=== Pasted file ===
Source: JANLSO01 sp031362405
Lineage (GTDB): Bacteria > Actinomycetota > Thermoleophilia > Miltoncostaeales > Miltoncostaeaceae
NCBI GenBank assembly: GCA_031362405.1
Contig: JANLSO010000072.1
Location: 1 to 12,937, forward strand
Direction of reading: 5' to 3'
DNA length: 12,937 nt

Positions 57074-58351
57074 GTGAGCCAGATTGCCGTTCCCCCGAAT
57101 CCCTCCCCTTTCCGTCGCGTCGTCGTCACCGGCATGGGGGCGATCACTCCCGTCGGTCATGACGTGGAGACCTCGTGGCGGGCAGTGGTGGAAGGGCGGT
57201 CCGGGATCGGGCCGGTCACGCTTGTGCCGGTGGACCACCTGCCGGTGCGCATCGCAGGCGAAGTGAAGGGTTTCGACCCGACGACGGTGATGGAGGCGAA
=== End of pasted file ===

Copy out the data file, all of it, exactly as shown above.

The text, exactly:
Source: JANLSO01 sp031362405
Lineage (GTDB): Bacteria > Actinomycetota > Thermoleophilia > Miltoncostaeales > Miltoncostaeaceae
NCBI GenBank assembly: GCA_031362405.1
Contig: JANLSO010000072.1
Location: 1 to 12,937, forward strand
Direction of reading: 5' to 3'
DNA length: 12,937 nt

Positions 57074-58351
57074 GTGAGCCAGATTGCCGTTCCCCCGAAT
57101 CCCTCCCCTTTCCGTCGCGTCGTCGTCACCGGCATGGGGGCGATCACTCCCGTCGGTCATGACGTGGAGACCTCGTGGCGGGCAGTGGTGGAAGGGCGGT
57201 CCGGGATCGGGCCGGTCACGCTTGTGCCGGTGGACCACCTGCCGGTGCGCATCGCAGGCGAAGTGAAGGGTTTCGACCCGACGACGGTGATGGAGGCGAA